[Edited on 11-20-2017 by The Volatile Chemist]

Vosoryx - 20-11-2017 at 09:59

Quote: Originally posted by TheNerdyFarmer  
I recently broke my liebig condenser. Was a very sad day. With this recent unfortunate event, my ongoing project has come to a halt and I am forced to wait patiently by the mailbox for its replacement to come.




Same here.
It was a really stupid way to break it, too. I had just finished a distillation, and turned the heat off. I took out the fraction i wanted, replaced the reciever to catch the tail, and decided i didn't want to come back out to the lab that evening, so i turned off the coolant water. Then it occured to me that now the fumes weren't condensing, the vapour was just being offgassed into my lab. So i filled up the water jacket, and plugged the ends and left.
I live in canada.
My lab is in an unheated shed.
It froze.
So did the water in the condenser jacket.
On the bright side, more boiling stones!


I ordered two, just so this doesnt happen again. It's hard, not being able to do what i want...
Oh well. With the extra time i deepcleaned by lab and assembled my aspirator pump.

Lab without heating mantle

KiWiki - 2-12-2017 at 14:40

It wasn’t “just” a heating mantle for 250mL that broke when I added the calculated amount of NH4Cl that should form a sarurated solution at the bp. of water. The RB flask was already hot and after adding the NH4Cl to the 250mL RB flask everything went wrong. When water was added it didn’t take 1 minute to see sparks on the heating mantle and suddenly I saw a white solid on the mantle. This did cause even an short circuit..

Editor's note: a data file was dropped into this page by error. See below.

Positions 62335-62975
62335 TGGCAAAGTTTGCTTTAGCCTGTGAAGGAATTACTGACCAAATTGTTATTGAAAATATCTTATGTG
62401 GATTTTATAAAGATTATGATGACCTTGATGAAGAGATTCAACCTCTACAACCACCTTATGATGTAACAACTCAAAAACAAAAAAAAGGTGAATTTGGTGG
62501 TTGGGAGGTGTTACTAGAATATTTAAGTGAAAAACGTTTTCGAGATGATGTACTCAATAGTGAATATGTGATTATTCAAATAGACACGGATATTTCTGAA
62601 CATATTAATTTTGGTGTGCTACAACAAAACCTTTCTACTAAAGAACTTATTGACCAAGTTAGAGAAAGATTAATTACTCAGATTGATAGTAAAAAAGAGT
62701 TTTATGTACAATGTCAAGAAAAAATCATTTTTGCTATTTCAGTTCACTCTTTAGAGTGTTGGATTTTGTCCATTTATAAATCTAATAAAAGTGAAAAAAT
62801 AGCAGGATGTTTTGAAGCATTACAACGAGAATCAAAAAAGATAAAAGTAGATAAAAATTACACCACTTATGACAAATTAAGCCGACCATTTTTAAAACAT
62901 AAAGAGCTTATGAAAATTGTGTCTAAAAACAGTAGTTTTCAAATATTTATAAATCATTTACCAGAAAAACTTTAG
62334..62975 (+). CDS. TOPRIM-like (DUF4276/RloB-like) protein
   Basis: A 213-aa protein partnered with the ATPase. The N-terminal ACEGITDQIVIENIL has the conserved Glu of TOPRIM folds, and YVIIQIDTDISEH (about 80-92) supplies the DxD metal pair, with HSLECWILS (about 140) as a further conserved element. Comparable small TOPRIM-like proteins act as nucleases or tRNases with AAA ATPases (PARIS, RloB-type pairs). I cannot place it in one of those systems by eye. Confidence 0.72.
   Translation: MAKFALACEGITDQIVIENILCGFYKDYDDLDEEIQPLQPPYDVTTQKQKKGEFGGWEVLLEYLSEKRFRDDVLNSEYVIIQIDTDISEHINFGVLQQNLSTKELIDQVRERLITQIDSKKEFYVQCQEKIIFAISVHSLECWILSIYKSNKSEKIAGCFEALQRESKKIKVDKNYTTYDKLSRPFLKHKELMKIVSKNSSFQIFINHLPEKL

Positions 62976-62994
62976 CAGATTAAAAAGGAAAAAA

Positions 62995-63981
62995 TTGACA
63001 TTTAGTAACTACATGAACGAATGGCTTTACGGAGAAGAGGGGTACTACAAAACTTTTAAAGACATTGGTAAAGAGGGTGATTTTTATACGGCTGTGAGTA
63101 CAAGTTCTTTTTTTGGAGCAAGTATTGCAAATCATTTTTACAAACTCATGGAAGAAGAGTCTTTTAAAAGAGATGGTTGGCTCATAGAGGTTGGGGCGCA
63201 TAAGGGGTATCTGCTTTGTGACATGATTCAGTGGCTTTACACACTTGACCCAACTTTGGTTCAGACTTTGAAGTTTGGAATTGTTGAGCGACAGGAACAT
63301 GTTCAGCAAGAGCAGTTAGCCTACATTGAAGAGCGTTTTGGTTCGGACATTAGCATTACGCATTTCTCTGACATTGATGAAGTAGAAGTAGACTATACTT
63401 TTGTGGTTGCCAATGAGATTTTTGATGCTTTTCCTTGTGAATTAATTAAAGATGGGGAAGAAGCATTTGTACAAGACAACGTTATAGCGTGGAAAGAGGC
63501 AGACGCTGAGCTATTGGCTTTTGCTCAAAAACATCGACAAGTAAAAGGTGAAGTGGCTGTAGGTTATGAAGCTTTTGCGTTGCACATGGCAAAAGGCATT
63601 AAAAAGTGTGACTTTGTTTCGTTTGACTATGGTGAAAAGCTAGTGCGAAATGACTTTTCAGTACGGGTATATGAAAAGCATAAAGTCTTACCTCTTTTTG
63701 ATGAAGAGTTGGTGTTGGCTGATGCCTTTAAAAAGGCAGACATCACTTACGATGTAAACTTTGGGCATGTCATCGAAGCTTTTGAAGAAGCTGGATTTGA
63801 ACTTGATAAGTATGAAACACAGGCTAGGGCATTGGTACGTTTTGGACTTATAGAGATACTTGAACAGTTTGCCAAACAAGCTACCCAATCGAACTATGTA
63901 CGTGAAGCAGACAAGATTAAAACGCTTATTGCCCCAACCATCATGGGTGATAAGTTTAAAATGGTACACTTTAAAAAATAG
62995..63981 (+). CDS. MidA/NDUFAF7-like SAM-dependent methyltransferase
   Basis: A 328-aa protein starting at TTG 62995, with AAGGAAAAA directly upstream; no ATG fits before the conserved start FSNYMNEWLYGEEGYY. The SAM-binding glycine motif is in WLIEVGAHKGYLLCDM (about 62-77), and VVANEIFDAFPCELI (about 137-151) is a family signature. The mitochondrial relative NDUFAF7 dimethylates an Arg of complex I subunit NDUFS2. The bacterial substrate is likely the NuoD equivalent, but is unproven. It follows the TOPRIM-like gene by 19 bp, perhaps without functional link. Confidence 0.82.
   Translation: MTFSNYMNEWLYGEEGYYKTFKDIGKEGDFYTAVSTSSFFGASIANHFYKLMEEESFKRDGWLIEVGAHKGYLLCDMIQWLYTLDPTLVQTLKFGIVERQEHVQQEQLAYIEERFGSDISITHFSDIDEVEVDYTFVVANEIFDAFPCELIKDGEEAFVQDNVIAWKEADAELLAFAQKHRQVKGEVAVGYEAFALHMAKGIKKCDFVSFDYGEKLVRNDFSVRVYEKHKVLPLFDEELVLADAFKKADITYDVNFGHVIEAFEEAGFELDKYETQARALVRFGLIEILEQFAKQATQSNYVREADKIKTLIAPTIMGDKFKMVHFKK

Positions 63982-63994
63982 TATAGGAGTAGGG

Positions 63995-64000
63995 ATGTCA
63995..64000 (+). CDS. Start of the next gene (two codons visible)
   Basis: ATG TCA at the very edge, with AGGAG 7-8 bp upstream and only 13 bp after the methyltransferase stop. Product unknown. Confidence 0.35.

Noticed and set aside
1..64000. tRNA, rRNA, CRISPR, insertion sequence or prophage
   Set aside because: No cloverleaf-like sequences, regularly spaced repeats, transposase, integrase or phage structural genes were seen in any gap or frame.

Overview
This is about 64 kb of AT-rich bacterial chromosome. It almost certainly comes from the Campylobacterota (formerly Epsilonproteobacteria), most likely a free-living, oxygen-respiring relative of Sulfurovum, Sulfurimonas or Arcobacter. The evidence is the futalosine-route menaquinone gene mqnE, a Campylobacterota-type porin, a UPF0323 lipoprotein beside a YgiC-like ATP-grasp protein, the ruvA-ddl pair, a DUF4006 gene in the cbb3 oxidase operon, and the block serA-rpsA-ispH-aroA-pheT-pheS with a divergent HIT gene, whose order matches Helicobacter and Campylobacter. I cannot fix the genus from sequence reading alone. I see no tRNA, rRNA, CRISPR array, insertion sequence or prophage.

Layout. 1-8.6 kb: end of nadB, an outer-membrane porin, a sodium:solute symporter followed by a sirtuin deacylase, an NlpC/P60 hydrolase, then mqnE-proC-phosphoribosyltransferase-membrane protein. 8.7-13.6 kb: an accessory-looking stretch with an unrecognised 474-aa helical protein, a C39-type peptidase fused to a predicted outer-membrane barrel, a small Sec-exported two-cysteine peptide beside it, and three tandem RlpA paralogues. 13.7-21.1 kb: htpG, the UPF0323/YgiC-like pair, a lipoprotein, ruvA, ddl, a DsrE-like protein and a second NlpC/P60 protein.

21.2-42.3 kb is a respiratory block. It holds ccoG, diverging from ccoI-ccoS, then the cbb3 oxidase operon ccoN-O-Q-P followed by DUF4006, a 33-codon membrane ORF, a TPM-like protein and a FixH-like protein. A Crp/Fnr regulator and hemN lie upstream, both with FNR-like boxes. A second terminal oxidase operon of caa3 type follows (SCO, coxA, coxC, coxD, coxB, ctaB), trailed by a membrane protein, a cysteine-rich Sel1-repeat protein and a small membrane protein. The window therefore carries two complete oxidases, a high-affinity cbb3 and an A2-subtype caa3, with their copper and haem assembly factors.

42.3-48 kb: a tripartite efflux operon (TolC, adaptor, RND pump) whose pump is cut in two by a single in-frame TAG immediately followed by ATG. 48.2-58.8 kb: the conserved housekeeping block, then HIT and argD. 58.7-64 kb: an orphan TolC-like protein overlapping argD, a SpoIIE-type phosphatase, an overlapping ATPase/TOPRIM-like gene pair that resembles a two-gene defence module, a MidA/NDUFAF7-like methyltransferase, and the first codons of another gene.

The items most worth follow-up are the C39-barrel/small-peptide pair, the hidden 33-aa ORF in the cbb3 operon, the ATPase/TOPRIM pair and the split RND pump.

This accident was caused by hot glassware in combination with the endothermic reaction. Just a few weeks earlier the hot plate on the magnetic stirrer wasn’t work anymore.

To make it all worser the new lab equipment is still ordered and payed... 2 weeks ago and this company even didn’t check the e-mails or when you call: voicemail.

I have no idea what to do without destillation, cleaning up the lab, I can do crystallizations in the cold, filter out solid particles (e.a impurities), measuring the dendity of various solutions and determine the concentration/M.

3 accidents in just 2 weeks: it’s enough!
An accident comes never alone... :(

CRUSTY - 15-12-2017 at 10:54

I was vacuum filtering off a dilute nitrating mixture (1:1 H2SO4:HNO3) from ETN, and forgot to check the level of my receiving flask (my Buchner frit has a vacuum neck built in, which I'm not used to), and sucked a good 10 mL of solution into my vacuum pump. Luckily, I was using a positive displacement pump (diaphragm type), and the diaphragm didn't react with the solution, miraculously. The solution that didn't stay in the pump was sprayed out of the exhaust side. I'm pretty sure a bit got on my ceiling. That was probably the worst lab accident I've had in a long while, followed by at least an hour of cleanup. I felt so stupid after that one.

Geocachmaster - 23-12-2017 at 19:24

Trying to make magnesium nitride today, apparently red hot magnesium isn't compatible with fused quartz :)

I think that it made magnesium silicide with the glass, judging from the small explosions when I tried to clean my tube with HCl. Strong acid and vigorous scrubbing wont take the black color off. Now my tube doesn't look very nice anymore :(

https://www.youtube.com/watch?v=zpJrhak5NdE
I was really surprised when I heard the popping!

JJay - 24-12-2017 at 16:35

I decided it would be a good idea to try to fit a brush between the coil and wall of my reflux condenser. Big mistake. Once I extract the coil and seal the tube I'll have another air condenser.... Next time I am going to try pipe cleaners.

WangleSpong5000 - 24-12-2017 at 21:58